They Succeeded Before, But Can the Taliban Clamp Down on Afghanistan’s Opium Crops Again?

Afghanistan is presently the world’s largest source of opium and drugs derived from opium, such as heroin. While the Taliban* attempted to eradicate the plant in its final years of power, after the US invasion the group encouraged poppy cultivation as a way to finance their insurgency.

However, as the Taliban outlines its new plans for governance after seizing power on Sunday, the issue of the narcotics trade has once again come up.

“We are assuring our countrymen and women and the international community, we will not have any narcotics produced,”  Taliban spokesman Zabihullah Mujahid told reporters in Kabul on Tuesday. “From now on, nobody’s going to get involved (in the heroin trade), nobody can be involved in drug smuggling.”

Mujahid also asked for “international assistance” in combating cultivation of the flowers, which are picked before they bloom in order to harvest the powerful painkiller from their seed pods. The Taliban is seeking to replace them with other crops, as has been implemented with some success in

places like Colombia

, with respect to the coca plants used to produce cocaine.

According to

a 2020 report

by the United Nations Office on Drugs and Crime (UNODC), poppies are cultivated in 12 of Afghanistan’s 34 provinces, where some 224,000 hectares of them were sown that year. That volume of cultivation increased by 37% from 2019, with the most dramatic increases in the southern and western regions.

Between 2002 and 2017, the US spent some $8.62 billion on counternarcotics operations in Afghanistan with little effect, according to a

report by the US

Special Inspector General for Afghanistan Reconstruction (SIGAR). In another report this past July,

SIGAR noted

that “Drug interdiction and arrests continue to have a minimal impact on the country’s opium-poppy cultivation.”

“The Taliban have counted on the Afghan opium trade as one of their main sources of income,” Cesar Gudes, head of the UNODC’s Kabul office,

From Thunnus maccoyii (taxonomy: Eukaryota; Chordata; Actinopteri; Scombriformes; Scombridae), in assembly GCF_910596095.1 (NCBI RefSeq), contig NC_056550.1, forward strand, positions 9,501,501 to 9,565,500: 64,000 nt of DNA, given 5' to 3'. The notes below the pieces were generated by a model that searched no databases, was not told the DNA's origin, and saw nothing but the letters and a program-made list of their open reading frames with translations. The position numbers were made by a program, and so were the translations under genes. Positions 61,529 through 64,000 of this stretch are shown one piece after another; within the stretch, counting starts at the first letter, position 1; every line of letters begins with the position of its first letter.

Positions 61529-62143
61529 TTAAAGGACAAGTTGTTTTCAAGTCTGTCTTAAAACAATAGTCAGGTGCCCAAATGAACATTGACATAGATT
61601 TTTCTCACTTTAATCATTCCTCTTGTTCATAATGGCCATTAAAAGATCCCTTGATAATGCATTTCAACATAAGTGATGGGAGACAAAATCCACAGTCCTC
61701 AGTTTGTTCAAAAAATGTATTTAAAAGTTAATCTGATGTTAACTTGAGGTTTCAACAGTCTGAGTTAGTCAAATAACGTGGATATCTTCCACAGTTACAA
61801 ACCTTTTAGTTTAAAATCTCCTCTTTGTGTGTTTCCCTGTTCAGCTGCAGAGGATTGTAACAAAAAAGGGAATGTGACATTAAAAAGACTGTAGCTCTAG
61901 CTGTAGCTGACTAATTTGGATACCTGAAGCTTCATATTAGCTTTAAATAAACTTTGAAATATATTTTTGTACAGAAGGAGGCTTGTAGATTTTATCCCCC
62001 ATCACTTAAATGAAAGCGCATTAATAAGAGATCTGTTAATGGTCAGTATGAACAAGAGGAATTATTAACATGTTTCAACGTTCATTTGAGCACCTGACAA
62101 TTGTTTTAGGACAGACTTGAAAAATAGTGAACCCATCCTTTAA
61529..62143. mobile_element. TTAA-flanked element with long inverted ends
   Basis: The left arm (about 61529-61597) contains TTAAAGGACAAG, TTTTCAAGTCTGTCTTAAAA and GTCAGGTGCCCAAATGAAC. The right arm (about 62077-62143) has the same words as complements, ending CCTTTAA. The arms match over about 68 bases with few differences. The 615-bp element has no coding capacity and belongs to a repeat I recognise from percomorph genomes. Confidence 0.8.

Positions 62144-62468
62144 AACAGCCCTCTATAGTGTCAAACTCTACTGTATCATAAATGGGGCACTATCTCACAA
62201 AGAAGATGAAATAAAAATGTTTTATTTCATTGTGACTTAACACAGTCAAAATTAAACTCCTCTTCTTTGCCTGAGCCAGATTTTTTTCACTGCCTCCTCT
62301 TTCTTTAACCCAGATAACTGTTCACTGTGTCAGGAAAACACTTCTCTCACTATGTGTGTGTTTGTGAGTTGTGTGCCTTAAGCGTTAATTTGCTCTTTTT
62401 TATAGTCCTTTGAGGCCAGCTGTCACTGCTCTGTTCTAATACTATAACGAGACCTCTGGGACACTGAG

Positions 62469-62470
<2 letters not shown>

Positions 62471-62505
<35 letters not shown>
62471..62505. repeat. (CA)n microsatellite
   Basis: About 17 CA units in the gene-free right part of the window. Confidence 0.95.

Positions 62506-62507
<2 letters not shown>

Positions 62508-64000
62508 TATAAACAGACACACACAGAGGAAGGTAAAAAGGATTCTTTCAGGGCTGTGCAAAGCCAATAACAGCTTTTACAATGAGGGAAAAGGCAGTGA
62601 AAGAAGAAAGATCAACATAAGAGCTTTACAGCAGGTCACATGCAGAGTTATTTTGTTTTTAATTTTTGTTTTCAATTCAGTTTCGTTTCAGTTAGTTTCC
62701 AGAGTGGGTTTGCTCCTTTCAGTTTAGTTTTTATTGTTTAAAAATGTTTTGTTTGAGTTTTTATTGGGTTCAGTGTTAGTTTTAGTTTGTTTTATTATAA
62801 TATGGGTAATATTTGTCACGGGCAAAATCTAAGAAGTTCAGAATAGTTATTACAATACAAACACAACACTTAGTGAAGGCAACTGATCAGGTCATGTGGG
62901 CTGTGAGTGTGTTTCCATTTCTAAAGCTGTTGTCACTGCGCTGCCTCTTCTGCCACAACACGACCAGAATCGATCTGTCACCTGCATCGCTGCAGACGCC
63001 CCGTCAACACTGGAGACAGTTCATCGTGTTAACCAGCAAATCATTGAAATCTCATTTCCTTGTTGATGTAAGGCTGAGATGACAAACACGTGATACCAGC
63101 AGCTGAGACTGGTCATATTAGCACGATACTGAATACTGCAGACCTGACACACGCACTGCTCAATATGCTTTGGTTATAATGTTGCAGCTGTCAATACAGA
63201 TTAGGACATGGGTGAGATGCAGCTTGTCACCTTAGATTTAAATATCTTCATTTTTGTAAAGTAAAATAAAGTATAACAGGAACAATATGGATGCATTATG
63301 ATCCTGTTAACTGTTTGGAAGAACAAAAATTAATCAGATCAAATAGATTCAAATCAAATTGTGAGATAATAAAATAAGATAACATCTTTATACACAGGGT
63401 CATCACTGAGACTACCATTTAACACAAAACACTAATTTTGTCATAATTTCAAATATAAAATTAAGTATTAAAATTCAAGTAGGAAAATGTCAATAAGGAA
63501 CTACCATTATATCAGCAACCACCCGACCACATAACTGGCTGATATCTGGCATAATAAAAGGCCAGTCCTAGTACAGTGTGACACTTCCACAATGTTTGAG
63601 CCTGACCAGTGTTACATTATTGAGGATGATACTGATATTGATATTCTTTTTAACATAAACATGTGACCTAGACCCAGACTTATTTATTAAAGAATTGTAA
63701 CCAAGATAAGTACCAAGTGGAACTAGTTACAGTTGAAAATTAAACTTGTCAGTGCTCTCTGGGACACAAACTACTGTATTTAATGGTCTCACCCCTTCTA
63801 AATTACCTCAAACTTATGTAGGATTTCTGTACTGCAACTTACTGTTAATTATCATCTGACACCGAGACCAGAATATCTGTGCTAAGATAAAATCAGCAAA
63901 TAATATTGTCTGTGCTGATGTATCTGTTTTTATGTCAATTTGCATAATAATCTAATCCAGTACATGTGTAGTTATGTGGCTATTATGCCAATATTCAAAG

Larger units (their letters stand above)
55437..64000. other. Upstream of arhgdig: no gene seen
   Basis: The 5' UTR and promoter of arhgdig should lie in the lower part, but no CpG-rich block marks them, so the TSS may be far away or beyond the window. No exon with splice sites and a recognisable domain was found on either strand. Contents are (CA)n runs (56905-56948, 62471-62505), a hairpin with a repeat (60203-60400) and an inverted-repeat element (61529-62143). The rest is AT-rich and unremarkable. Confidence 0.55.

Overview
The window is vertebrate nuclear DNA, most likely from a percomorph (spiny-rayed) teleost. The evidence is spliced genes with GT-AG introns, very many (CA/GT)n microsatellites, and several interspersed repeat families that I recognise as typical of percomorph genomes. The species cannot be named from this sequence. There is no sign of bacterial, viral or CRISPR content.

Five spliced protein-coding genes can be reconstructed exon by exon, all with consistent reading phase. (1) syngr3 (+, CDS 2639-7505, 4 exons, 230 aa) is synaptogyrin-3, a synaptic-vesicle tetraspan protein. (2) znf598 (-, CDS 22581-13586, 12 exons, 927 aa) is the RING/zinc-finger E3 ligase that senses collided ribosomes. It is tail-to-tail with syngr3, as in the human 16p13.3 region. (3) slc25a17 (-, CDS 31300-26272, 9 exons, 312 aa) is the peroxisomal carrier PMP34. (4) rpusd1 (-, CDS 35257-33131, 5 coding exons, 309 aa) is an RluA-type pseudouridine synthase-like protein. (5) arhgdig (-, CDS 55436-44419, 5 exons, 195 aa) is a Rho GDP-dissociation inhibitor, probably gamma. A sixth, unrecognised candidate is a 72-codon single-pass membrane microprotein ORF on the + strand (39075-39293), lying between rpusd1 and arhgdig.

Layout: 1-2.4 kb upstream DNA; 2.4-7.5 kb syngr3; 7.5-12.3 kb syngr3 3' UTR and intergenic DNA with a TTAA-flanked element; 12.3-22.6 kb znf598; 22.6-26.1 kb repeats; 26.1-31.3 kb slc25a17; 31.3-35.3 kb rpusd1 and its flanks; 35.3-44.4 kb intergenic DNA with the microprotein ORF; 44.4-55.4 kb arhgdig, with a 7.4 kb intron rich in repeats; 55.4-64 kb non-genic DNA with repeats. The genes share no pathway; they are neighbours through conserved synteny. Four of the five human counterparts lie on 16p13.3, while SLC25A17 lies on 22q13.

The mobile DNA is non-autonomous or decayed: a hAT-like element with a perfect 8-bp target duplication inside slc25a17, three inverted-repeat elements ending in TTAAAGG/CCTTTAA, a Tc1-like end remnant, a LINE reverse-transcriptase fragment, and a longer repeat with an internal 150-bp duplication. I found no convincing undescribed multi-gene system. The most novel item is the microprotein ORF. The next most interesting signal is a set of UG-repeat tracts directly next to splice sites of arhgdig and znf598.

told Reuters

. “More production brings drugs with a cheaper and more attractive price, and therefore a wider accessibility.”

With the insurgents entering Kabul on Sunday, “these are the best moments in which these illicit groups tend to position themselves” to expand their business, Gudes said.

AFP 2021 / Bay Ismoyo

US Marines and Gunnary Sergeant Nate Cosby (R), Staff Sergeant Josh Lacey (2nd R) and Navy Hospitalman 2 Daniel Holmberg (L) from Border Adviser Team (BAT) and Explosive Ordance Disposal (EOD) 1st and 2nd Marine Division (Forward) walk through opium poppy field at Maranjan village in Helmand province on April 25, 2011 as they take patrol with their team and Afghanistan National Police.

The US CIA and Pakistani ISI began encouraging Mujaheddin leaders to push poppy cultivation in Afghanistan during their insurgency against the socialist Democratic Republic of Afghanistan and their Soviet allies in the 1980s as a way to supplement their incomes,

according to MintPress News

. The trade grew to a huge 4,600 tons by 2000, before the Taliban quickly moved to stamp out the trade, declaring the use of heroin and hashish and the cultivation of opium to be against the Prophet Mohammad’s teachings in an attempt to win international legitimacy.

At this they were quite successful, with just 185 tons being harvested the following year, earning them praise in Washington and the pages of the

New York Times


Gretchen Peters, author of the book “Seeds of Terror: How Heroin Is Bankrolling the Taliban and Al-Qaeda,” told

Agence France-Presse

that the Taliban’s ban was “a ploy” made possible by their incredible profits in the 1990s.

“They are not going to get rid of the drug trade because they are too tied up with it,” she said. “Afghanistan cannot survive without opium. It is simultaneously killing Afghanistan while also keeping a huge number of people alive.”


Sputnik has reported

, a flurry of meetings and discussions have taken place between Afghanistan’s neighbors and other regional powers in the week since the Taliban took Kabul without a fight and then-President Ashraf Ghani fled into exile. Iranian and Chinese diplomats have both met with the Taliban recently to discuss their terms of recognition and trade, which includes renunciation of terrorism, and the US has similarly indicated that it could

lower financial sanctions

against the Taliban if it complies with its promises of renouncing terrorism and building a diverse government that respects human rights.

With the Taliban seemingly more interested in international legitimacy following its recent conquest of power than during its first time in power, it seems likely they could clamp down once again, even if it’s nothing more than a shrewd political ploy.

*The Taliban is listed as a terrorist organization by the United Nations in UNSCR 1267